One in five Sun-like stars may have Earth-sized planets: study


One in five Sun-like stars may have planets about the size of Earth and a surface temperature conducive to life, U.S. researchers said Monday.

Many of the extrasolar planets discovered so far are gas giants orbiting close to their parent star. Rocky Earth-like planets are hard to spot, leading to uncertainty about how many Earth-like planets may exist.

Researchers from University of California, Berkeley, and University of Hawaii, Manoa, used data from the Kepler space telescope, now crippled with its four-year mission at an end, to search for planets with radii one to two times that of Earth and receiving between one and four times the stellar irradiation received on Earth. Stellar irradiation may determine whether water could exist as a liquid on these planets' surfaces.

Researchers have previously combed through more than 42,000 stars that are like the Sun or slightly cooler and smaller, and discovered 600 likely planets, including 10 with radii and stellar irradiation similar to those of Earth.

Accounting for missed planets, the researchers concluded that about 22 percent of all Sun-like stars in the galaxy may be orbited by Earth-size planets receiving Earth-like levels of stellar energy, within the so-called habitable zone.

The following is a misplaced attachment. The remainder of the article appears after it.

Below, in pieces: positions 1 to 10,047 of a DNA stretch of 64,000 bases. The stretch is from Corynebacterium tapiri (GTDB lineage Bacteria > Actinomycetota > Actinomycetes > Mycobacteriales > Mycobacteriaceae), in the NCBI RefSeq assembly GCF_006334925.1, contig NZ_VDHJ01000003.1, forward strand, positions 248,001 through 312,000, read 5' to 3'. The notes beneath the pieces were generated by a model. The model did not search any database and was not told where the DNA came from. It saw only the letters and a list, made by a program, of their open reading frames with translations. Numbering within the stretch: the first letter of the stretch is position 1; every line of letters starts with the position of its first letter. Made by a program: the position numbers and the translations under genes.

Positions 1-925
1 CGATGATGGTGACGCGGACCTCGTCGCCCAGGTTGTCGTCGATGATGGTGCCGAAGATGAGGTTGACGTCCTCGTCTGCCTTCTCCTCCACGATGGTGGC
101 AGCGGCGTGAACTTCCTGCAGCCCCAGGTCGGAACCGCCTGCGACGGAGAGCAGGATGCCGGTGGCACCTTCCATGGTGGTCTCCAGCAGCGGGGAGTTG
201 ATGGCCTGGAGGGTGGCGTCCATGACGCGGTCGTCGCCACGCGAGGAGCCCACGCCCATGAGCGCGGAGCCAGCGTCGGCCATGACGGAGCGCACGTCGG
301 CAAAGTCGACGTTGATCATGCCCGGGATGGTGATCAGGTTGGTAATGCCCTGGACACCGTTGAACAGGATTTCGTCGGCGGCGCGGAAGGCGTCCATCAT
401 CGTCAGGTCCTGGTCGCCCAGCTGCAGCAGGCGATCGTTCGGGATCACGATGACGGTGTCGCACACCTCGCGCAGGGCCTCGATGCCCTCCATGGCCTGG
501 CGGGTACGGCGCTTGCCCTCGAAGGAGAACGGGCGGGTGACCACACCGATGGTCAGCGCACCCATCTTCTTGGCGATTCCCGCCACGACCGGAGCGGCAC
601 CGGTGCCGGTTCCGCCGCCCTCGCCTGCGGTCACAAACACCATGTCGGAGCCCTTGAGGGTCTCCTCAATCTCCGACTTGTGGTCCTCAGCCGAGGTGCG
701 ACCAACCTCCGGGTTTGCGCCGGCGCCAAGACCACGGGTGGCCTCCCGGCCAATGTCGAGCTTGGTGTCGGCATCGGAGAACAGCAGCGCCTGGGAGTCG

"What this means is, when you look up at the thousands of stars in the night sky, the nearest sun-like star with an Earth-size planet in its habitable zone is probably only 12 light years away and can be seen with the naked eye. That is amazing," UC Berkeley graduate student Erik Petigura, who led the analysis of the Kepler data, said in a statement.

"With this result we've come home, in a sense, by showing that planets like our Earth are relatively common throughout the Milky Way galaxy," said Andrew Howard, a former UC Berkeley post- doctoral fellow who is now on the faculty of the Institute for Astronomy at the University of Hawaii.

The researchers cautioned that Earth-size planets in Earth-size orbits are not necessarily hospitable to life, even if they orbit in the habitable zone of a star where the temperature is not too hot and not too cold.

The findings were published on-line in the U.S. journal Proceedings of the National Academy of Sciences.